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Friday, June 30, 2006 

By-election cry babies.

Yesterday's by-elections were little more than humiliating for both of the main parties. Despite all the polls showing the Tories taking major leads over Labour, and Cameron gaining popularity all the time they haemorraged a massive 11,962 from their majority at the general election in Bromley. In Blaneau Gwent, the Labour candidate actually lost votes on the performance in the general election rather than gaining; the consolation was that Peter Law's successor, his former agent, lost nearly 8,000 votes.

The Liberal Democrats and UKIP gained in Bromley, with Ben Abbots for the Libs gaining 1,620 votes, with Nigel Farage, the easy to dislike foghorn voiced UKIP candidate gaining 872. This resulted in Labour being pushed into 4th place - losing an astonishing 8,316 votes. Plaid Cymru were the only real winners in Wales - gaining 912 votes on their 2005 performance.

The main winner, as it often is in by-elections, was apathy. While turnout was still a reasonably impressive 51.7% in Blaneau Gwent, it was down 14.4% on last year. There was an even bigger drop in Bromley, where turnout touched only 40.5%, down nearly 25% from May 2005. It seems that both Conservative and Labour voters stayed at home. Whether this was down in Bromley to the belief that the Tories were unassailable or to the position Cameron is taking is obviously uncertain, but the increase in UKIP support was certainly boosted by them throwing a quoted £75,000 into their campaign. Dai Davies' loss of nearly 8,000 votes will be put down to apathy, as Labour showed no sign of any recovery in the valley. Their performance was not helped by the continuing anger over the initial all-wimmin shortlist that imposed the Blairite Maggie Jones on the consitutency, or the fact that the selected candidate currently works for drug company Pfizer, well known for its socialist business practices. The allegation that Law had been offered a peerage by Peter Hain to stand down, vehemently denied by the Welsh secretary, must also have rankled.

Neither of the two parties has either been truly honest about what happened to their support. Hazel Blears cried that Blaneau Gwent was a "unique set of circumstances" and represented a "family feud", which seems rather insulting considering that it was the Labour's arrogance which resulted in Law standing as an independent in the first place. That his death encouraged his wife to stand for the Welsh assembly seat he has also held (she won) shows how deep the feeling against the current New Labour leadership is. David Cameron has unsportingly decried the result in Bromley as down to Lib Dem dirty tricks, even though the Tory candidate had been widely criticised for having "3 jobs" and making a false declaration on his nomination form.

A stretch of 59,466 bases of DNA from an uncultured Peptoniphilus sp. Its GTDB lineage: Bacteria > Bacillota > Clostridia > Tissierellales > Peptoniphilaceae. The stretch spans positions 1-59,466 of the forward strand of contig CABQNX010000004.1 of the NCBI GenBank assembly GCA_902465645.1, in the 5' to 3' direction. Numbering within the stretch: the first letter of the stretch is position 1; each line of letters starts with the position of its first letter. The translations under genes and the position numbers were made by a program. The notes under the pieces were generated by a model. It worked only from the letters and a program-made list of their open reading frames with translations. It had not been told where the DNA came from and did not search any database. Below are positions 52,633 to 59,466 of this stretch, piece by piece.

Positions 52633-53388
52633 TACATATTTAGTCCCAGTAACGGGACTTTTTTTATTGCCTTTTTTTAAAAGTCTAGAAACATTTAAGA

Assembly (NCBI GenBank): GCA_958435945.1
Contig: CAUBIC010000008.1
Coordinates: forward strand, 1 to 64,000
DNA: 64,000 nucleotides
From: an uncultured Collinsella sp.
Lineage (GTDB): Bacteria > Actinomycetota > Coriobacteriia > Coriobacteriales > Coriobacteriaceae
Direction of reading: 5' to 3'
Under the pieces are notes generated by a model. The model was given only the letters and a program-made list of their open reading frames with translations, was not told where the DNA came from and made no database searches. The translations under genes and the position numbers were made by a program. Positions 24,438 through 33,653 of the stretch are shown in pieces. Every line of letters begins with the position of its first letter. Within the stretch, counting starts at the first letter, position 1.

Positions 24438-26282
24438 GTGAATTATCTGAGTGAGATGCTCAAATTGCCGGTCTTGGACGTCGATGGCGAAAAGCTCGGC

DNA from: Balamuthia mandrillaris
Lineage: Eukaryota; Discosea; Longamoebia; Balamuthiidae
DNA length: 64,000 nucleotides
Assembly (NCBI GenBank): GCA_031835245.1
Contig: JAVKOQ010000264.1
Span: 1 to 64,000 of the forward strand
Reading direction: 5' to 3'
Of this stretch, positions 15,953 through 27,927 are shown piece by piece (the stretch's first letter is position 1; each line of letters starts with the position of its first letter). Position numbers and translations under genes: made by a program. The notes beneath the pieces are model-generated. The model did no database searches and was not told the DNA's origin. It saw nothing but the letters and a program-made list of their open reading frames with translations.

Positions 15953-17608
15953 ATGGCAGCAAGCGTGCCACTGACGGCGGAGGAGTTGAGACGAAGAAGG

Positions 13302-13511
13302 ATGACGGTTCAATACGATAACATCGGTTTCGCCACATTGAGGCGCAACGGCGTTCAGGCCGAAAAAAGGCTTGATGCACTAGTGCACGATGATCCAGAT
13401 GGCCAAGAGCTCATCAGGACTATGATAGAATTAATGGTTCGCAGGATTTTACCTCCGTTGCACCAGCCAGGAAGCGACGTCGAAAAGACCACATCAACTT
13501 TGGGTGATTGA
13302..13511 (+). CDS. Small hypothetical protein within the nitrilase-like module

Will it change anything? It's incredibly doubtful. The Blairites and Blair continue to be in complete denial about the way they are viewed, and Alan Johnson has continued the current theme of warning against a shift to the left. Gordon Brown, despite how he might view it as being a bloody nose against Blair and not him, will likely be concerned about how Labour is currently stuck in a downward spiral which they show no signs of getting out of. The way he continues to throw off any hint that he might do things majorly different to Blair seems more than anything to suggest that there is very little he can do to stop New Labour's apparently inexorable decline. As for the Tories, the result will no doubt have come as a shock, having had one of their safest seats turned into a marginal - but it will doubtless be dismissed as a blip or the result of apathy, as detailed above.

The most heartening thing about the results for the neutral is that it shows the parties other than the main two continuing to gain support. While the possibility of proportional representation being introduced by either Labour or the Tories is almost unthinkable, it shows just how badly such a system is needed. What should be encouraging is the way that a hung parliament, leading to a possible Tory-Lib Dem coalition could bring about just that. Until electoral reform is tackled, a large number of the British population will continue to be disenfranchised. It can't come soon enough.

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